How to dress your words for success

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0 Comments Mar 30, 2016 Branding, Colors, Fonts ,

letters
A lot of your words are meeting your audience for the first time.

So they need to make an effort in how they dress. Just like on a first date. After all, it’s no use having a great personality if the first thing your date sees is a splodge of gravy on your shirt and a smudge of toothpaste caked on your chin.

Here’s how to make them looking sharp, powerful, and like one of those sexy models you see in a glossy Esquire/Vogue-type publication.

The capital debate

You probably know that using CAPITALS in communication IS LIKE SHOUTING. You know what else? Capitals are also harder to read online.

Because the human eye looks for patterns when scanning online. And patterns are easier to make out when the words are lowercase. For example, which of the below is easier to read?

steve-lowercase

steve-upper

So are capitals bad? Not necessarily…

Maybe you don’t want your messaging to be scanned. You want a reader to slowly absorb every letter of every word of every sentence. In that case, you can try putting a word, or even a short sentence, in capitals. You just have to be sure that your words are worth the extra effort.

Look at a traditional newspaper font:

s

Those tails you see are serifs. On paper they look artistic. A classy addition to a flowing letter. A flourish at the end of a sentence. What’s not to like?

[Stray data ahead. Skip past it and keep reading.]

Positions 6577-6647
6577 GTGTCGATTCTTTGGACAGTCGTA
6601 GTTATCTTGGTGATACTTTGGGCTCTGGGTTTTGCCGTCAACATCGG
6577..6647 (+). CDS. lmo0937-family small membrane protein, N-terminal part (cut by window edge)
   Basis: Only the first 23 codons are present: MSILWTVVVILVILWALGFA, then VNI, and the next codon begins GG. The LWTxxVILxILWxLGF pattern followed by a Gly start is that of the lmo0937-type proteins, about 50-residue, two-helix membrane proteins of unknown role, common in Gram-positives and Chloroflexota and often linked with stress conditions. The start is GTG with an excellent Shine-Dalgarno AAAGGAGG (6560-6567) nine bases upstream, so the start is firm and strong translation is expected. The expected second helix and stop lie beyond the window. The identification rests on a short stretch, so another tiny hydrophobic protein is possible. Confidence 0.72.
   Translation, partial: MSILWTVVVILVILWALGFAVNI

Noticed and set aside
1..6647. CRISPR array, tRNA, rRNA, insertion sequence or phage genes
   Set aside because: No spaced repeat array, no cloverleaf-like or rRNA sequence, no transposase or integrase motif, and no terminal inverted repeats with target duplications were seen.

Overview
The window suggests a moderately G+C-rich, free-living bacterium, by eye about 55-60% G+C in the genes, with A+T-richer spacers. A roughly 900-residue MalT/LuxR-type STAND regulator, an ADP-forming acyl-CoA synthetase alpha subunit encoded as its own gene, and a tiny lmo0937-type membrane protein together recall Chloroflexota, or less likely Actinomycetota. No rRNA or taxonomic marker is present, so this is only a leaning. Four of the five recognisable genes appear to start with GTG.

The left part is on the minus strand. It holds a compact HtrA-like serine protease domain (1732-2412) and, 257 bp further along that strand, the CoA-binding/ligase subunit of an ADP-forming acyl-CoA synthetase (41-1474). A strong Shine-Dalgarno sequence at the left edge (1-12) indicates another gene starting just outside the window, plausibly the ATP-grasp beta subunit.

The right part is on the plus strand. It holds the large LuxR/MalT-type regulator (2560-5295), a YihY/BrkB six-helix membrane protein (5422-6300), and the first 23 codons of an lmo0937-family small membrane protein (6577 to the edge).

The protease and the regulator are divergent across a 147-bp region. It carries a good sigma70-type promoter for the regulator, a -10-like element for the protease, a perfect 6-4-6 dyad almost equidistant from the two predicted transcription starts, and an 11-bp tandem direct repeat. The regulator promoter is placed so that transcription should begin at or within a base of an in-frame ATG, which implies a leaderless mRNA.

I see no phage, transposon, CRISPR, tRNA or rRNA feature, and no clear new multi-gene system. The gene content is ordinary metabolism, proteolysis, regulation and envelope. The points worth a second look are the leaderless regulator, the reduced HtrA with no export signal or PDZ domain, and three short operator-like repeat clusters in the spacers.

If you’re reading online, then… er… quite a lot.

Those serifs might look nice… but they make your text hard to read. Because serifs need to fit to pixels on a page. Zoom in enough and that smooth flourish begins to look blocky:

s2

So hang up the serifs and leave them in your copywriting wardrobe.

Look at Apple’s font. Clean, simple, easy-on-the-eye.. Matching the brand, and the feeling of its devices.

apple-font

Colour me in

The other thing to note about the Apple font is the colour scheme. Good old black and white. High contrast. Striking and easy to read.

Yes there are exceptions (Nespresso go for white text on black, but they are a luxury brand, and black signals luxury). So don’t be tempted to throw in lots of different colours…

Of course, a font on its own might help your brand. But give your font a hand. It can’t convert customers on its own. So give it a little support with some friends. That means making use of:

  • Headers
    These are essential for online, for two reasons. One – as a welcome to your visitors, enticing them in, and reassuring them that they’re in the right place. And two – to tell search engines what your pages are about. That means wrapping your headers in tags. <h1> for the most important header, <h2> for the subheading, <h3> and so on. Make sure you only have one <h1> per page, otherwise search engines will get confused about the page’s primary content.
  • Bold
    Great for… highlighting a word or short sentence. Helps people see what a paragraph is about, without having to read it all.
  • Italic
    Great for… adding subtle emphasis, like this
  • Underline
    Great for… not much. People think underline equals hyperlink. Which is fine when you’re hyperlinking. Otherwise avoid using, as you’ll only confuse your readers.
  • Bullets
    Great for using in lists. For extra oomph, start each one with an action verbs, to make them more powerful.

One last thing

Test out different fonts on your audience. Ask them what they think of a font, and when they answer, look out for words that match your brand. The more words you match, the more likely you’ll have found the right font for your website.

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